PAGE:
In 1957, the eminent herpetologist Dr Karl Patterson Schmidt was bitten by a juvenile boomslang snake (Dyspholidus typus) at the Chicago Natural History Field Museum. Over the next twenty-four hours, he recorded his increasingly horrifying symptoms in what was to become his ‘death diary’ (Buck). In UK/Australian performance company Doppelgangster’s seventy-five-minute stage performance Everybody Loses: The Death Diary of Karl Patterson Schmidt (2017), Schmidt’s account (Pope 1958) provides a narrative framework through which to interrogate the meta themes of climate change and the sixth great extinction. By staging Schmidt’s catastrophic death and inviting spectators to ‘linger’ with the performer in the space between, myriad ecological antagonisms are enacted. In this essay, co-creators Tobias Manderson-Galvin (MKA Theatre of New Writing, Melbourne) and Tom Payne (Sheffield Hallam University) draw upon Timothy Morton’s concept of “dark ecology” (2018) and the “dark ecology of elegy” (2012), as well as thinking from within the field of Performance Studies, to explore, situate and extend the “ecological thought” made apparent in Everybody Loses. In doing so, they offer an innovative dramaturgy for extinction.
Keywords: elegy, ecological dramaturgy, dark ecology, anthropocene extinction, Karl Patterson Schmidt, Timothy Morton
To be a thing at all – a rock, a lizard, a human – is to be in a twist. How thought longs to twist and turn like the serpent poetry.Morton, Dark Ecology 1
The real truth about snake stories is that they are all too likely to be untrue.Patterson Schmidt 1
Everybody Loses (2017), by UK/Australian performance company Doppelgangster, is a seventy-five-minute stage performance in the form of a direct-address monologue. Written, directed, and designed by Australian playwright Tobias Manderson-Galvin and UK performer and academic Tom Payne, and performed by the latter, Everybody Loses draws upon postdramatic, verbatim, recorded delivery, new writing, multimedia, and site-specific performance techniques, to offer a surreal evocation of the final twenty-four hours in the life of the renowned American herpetologist Dr Karl Patterson Schmidt (1890-1957). This essay draws upon Timothy Morton’s concept of “dark ecology” (2018) and the “dark ecology of elegy” (2012), as well as thinking from within the field of Performance Studies, to explore, situate and extend the ‘ecological thought’ (2007) made apparent in this work. It offers a new dramaturgy for extinction and contributes to emergent models of research and practice within the domain of eco-theatre and performance that operates as a “means or a lens through which we can know the unknowable and grapple with the hope, despair and guilt of this ecological epoch” (Spalink and Winn-Lenetsky 5).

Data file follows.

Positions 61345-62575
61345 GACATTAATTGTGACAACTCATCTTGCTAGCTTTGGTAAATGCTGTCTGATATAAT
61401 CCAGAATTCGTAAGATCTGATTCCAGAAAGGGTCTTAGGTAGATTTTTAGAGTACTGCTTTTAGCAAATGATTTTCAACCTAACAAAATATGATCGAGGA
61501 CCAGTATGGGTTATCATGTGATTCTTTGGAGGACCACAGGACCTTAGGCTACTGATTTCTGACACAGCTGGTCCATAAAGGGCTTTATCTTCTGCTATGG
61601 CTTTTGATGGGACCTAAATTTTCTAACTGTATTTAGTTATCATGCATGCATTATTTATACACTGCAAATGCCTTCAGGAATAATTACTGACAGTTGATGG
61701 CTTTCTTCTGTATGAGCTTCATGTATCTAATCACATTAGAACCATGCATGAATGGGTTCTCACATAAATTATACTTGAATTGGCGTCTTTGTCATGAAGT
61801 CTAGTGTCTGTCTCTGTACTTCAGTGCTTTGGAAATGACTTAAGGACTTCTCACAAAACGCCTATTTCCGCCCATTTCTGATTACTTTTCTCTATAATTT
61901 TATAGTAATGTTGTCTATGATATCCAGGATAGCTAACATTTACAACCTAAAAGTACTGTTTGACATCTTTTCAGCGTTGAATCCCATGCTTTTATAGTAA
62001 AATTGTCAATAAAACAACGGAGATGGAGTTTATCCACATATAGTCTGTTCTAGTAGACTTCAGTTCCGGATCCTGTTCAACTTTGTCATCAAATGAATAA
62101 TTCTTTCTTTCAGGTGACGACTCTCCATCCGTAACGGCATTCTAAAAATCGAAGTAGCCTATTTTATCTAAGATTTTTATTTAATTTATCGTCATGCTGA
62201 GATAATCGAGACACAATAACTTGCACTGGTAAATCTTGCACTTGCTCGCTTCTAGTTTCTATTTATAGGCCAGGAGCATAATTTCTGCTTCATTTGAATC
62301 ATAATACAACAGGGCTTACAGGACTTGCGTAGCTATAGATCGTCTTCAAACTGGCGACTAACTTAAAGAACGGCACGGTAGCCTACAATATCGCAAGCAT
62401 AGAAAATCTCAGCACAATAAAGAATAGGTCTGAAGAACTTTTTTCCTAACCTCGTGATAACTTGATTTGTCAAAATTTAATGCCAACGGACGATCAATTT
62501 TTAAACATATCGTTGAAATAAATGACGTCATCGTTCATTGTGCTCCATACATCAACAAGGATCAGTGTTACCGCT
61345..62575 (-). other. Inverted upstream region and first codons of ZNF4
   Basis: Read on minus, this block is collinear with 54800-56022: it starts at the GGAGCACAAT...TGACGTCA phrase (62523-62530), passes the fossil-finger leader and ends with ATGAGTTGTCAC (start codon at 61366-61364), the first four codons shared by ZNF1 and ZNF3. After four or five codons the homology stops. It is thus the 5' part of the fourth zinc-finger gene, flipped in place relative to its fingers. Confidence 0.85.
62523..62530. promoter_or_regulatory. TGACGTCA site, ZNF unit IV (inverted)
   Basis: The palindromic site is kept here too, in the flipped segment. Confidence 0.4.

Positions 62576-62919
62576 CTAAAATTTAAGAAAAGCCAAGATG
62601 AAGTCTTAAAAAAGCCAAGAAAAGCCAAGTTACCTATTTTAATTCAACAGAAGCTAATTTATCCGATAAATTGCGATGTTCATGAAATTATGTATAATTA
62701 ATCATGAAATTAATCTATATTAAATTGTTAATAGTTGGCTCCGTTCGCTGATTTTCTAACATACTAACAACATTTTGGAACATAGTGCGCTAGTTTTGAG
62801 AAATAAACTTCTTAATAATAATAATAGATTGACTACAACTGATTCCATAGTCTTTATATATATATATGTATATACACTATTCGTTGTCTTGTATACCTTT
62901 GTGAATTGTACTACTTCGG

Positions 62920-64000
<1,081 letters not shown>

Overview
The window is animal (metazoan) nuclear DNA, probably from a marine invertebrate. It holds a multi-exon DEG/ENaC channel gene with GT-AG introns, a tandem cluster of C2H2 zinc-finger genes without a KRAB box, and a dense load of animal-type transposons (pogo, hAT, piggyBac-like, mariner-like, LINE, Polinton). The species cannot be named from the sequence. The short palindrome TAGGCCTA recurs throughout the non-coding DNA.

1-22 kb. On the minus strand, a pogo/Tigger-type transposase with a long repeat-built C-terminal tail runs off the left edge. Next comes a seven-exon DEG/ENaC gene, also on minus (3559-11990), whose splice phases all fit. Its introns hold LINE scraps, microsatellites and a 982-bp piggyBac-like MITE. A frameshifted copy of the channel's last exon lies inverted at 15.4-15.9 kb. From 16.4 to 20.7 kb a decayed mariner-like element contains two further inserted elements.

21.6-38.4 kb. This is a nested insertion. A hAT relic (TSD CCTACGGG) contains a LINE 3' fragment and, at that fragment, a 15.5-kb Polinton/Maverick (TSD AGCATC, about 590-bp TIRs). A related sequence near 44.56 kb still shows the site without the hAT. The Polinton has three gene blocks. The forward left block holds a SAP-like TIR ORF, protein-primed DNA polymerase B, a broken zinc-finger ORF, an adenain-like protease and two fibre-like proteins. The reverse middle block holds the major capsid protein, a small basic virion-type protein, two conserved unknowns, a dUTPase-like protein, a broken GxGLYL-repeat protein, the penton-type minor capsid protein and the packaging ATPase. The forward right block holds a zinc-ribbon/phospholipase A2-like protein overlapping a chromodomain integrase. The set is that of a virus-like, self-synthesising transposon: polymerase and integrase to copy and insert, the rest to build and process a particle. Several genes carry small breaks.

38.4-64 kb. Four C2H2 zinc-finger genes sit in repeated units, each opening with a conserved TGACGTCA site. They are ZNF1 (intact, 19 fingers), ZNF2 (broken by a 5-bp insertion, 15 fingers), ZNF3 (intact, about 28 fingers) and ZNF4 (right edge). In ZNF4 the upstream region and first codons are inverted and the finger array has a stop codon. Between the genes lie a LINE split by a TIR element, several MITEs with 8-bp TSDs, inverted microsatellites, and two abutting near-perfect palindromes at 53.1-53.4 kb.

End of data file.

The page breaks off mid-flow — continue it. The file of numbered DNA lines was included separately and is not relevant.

Doppelgangster formed in late 2015 following a two-week National Theatre Wales-led artist’s residency at Broneirion country house and Girl Guides headquarters in Llandinam, mid-Wales (Wales Lab, Summercamp, 22 June – 3 July). The company’s “flagship” production Doppelgangster’s TITANIC premiered on 5 and 6 November in a laneway at the side of Chapter Arts Centre, Cardiff as part of the contemporary arts festival Experimentica 15. This anarchic and satirical re-working of James Cameron’s similarly titled 1997 disaster blockbuster Titanic took place at night, in, on, and around a “weeping” shipping container. By drawing upon this ubiquitous icy metaphor for the climate crisis (Thanki; Cadman; Judge) and aligning itself with the co-star of Cameron’s movie – prominent American actor and environmentalist, Leonardo Di Caprio – Doppelgangster sought to establish an oblique thematic relationship between its emergent theatre practice and contemporary work concerned with staging representations of the climate crisis.